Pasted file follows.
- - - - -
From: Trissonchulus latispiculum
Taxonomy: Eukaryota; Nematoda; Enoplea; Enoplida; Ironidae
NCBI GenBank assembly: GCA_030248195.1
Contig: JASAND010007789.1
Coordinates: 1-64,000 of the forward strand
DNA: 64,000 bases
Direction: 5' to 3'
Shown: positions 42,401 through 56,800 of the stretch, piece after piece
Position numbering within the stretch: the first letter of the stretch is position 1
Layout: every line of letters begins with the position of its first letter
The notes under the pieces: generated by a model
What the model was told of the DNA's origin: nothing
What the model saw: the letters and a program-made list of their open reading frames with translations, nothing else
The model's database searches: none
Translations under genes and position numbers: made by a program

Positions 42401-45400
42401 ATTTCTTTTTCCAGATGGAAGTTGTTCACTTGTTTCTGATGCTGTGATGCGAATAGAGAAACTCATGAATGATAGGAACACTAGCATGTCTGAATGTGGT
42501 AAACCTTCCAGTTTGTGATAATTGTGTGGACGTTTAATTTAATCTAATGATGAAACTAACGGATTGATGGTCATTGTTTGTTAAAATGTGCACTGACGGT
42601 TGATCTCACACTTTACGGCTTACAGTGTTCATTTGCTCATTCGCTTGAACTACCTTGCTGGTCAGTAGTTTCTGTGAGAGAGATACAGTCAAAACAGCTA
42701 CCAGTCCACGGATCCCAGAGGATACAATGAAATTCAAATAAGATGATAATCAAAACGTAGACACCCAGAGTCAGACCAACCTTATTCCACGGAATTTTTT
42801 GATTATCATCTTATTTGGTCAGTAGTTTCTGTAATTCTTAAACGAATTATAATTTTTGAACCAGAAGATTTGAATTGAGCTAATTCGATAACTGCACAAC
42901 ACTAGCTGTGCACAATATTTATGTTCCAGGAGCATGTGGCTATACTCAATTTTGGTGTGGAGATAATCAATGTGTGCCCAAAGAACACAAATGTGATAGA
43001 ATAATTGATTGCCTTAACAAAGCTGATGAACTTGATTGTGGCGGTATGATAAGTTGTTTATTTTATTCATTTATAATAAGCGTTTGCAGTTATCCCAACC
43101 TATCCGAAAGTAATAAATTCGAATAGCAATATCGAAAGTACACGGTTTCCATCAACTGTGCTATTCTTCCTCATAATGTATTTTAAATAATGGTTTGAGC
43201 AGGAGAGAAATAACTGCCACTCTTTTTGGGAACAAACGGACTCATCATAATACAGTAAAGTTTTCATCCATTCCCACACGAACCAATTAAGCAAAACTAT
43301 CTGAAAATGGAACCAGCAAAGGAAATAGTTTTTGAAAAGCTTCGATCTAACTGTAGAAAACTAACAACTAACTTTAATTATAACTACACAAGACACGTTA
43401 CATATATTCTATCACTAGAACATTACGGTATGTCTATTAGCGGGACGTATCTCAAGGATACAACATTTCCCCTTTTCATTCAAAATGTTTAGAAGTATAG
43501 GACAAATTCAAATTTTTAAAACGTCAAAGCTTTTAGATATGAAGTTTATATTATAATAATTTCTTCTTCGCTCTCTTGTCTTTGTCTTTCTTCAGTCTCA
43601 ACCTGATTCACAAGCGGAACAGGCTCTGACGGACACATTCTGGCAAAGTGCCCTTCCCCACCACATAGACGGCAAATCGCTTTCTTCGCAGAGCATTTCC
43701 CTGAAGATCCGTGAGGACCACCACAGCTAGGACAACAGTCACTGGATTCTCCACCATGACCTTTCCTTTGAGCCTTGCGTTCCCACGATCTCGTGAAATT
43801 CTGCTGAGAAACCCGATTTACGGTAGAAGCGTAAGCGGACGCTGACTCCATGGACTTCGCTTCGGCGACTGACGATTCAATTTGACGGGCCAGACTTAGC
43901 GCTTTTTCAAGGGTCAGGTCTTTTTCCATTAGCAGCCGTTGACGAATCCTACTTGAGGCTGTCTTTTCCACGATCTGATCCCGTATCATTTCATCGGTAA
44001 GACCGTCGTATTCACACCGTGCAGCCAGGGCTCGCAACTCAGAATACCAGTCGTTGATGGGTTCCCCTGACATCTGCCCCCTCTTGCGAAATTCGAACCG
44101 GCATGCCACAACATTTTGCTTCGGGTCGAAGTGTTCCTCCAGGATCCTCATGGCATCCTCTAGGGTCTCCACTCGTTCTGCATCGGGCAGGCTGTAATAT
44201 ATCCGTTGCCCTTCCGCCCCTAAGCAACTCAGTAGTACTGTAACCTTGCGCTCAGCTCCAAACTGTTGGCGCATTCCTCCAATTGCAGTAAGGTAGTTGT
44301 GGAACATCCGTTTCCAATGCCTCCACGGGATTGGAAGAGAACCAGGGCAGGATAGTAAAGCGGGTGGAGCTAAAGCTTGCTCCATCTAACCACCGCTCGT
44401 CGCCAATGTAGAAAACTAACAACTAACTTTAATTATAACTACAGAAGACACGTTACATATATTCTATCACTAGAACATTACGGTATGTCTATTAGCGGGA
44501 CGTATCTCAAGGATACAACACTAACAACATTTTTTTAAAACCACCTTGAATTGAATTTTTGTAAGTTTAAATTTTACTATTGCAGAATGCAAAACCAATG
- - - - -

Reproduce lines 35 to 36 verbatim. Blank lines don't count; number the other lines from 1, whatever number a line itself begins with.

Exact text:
44201 ATCCGTTGCCCTTCCGCCCCTAAGCAACTCAGTAGTACTGTAACCTTGCGCTCAGCTCCAAACTGTTGGCGCATTCCTCCAATTGCAGTAAGGTAGTTGT
44301 GGAACATCCGTTTCCAATGCCTCCACGGGATTGGAAGAGAACCAGGGCAGGATAGTAAAGCGGGTGGAGCTAAAGCTTGCTCCATCTAACCACCGCTCGT